How are Capital Gains Handled in the Sale of a Business?
Capital gains are a different type of income from ordinary income on business profits. Taxes on capital gains taxes come into play in the sale of a business, because capital assets are being sold.
This article focuses on capital gains on business assets as part of the sale of a business, but capital gains tax works the same way with personal assets (like a home) or with investments (stocks and bonds, for example).
What are Capital Gains - and Losses?
An asset is something of value that your business owns, like buildings, machinery, equipment, and vehicles. When you sell a capital asset, you can sell it at a gain or loss. The difference between the original cost (called the basis) and the sales price is either a capital gain or a capital loss.
Capital Assets are all types of property that are held by a company for investment and useful business purposes. Capital assets are those assets used by the business to make a profit.
For example, if you own business equipment, you may add to the basis by upgrading the equipment, and the equipment will lose value over time from depreciation. The cost at purchase plus the changes creates an adjusted basis at the time you sell the equipment.
Then, the difference in this adjusted basis and the sales price is either a capital gain or a capital loss.
How Capital Gains Tax Works
Capital gains are taxed differently, depending on how long they are held. Generally, if you own the asset for more than a year before you sell it, your capital gain is long-term. If you hold it one year or less, the gain is short term.
To figure your capital gain tax rate, you must separate short-term and long-term capital gains on all the assets you sold during the year, to get a net short-term and net long-term capital gain (or loss).
- A net short-term capital gain is usally taxed as ordinary income, based on your personal tax rate.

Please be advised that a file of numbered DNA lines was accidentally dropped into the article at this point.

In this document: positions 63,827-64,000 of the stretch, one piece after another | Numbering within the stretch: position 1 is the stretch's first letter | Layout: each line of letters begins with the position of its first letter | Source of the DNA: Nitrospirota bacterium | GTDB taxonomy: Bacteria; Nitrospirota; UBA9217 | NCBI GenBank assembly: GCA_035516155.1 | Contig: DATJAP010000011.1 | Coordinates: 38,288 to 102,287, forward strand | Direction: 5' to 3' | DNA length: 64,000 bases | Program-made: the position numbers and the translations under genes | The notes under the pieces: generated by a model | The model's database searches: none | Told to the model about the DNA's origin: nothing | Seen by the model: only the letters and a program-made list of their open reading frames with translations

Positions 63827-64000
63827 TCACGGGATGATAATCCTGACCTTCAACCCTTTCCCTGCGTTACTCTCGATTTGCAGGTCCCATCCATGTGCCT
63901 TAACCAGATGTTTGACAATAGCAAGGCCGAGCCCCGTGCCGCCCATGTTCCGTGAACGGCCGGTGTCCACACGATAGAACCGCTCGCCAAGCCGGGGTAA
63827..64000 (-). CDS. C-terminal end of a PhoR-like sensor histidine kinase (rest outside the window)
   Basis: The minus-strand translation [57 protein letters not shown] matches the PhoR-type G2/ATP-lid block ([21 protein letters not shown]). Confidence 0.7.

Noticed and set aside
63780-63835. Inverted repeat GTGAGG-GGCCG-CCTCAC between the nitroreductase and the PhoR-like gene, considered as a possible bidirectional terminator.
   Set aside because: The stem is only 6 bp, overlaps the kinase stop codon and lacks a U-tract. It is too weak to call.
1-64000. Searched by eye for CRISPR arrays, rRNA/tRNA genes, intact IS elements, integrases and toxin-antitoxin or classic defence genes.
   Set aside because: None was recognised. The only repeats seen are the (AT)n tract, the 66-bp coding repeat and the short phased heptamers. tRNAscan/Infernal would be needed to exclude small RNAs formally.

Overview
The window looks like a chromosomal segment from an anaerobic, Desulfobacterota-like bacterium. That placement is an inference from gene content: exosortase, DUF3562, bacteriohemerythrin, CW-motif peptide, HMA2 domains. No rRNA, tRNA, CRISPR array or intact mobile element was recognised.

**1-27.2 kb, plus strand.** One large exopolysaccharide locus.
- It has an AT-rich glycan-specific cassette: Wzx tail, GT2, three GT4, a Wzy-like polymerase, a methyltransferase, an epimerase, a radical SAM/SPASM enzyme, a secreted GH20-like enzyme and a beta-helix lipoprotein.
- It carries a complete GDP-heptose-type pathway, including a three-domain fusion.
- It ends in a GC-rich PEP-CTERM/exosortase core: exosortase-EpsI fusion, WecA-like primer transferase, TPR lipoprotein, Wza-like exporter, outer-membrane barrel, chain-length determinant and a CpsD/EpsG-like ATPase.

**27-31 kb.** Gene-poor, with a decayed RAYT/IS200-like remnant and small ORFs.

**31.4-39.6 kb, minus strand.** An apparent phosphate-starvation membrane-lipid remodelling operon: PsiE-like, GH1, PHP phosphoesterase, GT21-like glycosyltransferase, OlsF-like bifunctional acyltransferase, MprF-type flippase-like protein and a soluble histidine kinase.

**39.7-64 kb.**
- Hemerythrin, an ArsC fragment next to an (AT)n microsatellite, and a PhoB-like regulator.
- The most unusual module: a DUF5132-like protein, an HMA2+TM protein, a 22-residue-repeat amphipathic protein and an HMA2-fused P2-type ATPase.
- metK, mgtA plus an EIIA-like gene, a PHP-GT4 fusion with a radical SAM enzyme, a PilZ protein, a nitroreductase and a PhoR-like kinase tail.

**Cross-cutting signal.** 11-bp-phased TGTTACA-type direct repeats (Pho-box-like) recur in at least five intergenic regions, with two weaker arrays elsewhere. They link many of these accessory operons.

- The net long-term capital gain is taxed is usually no higher than 20% for most taxpayers, but there are some exceptions.
Selling Business Assets in the Sale of a Business
Here's where it gets complicated:
When you sell a business, you sell many different types of assets. Each asset is treated as being sold separately to figure the capital gain or loss.
Even though your business and its assets are sold as a "package," there must be a determination of capital gain or loss on each asset. The IRS says, "The sale of a trade or business for a lump sum is considered a sale of each individual asset rather than of a single asset."
The process of selling business assets is complicated because each type of business asset is handled differently. For example, property for sale to customers (inventory, for example) is handled differently from real property (land and buildings).
Some property may have to be recognized as ordinary income vs. capital gains for tax purposes.
Each asset must also be looked at to see if it's a short-term or a long-term capital gain/loss.
This process of analyzing assets and determining how gains and losses are taxed is a job for an appraiser and a tax expert. What might seem like a simple business task can become complicated quickly, and getting the tax wrong is not a good idea.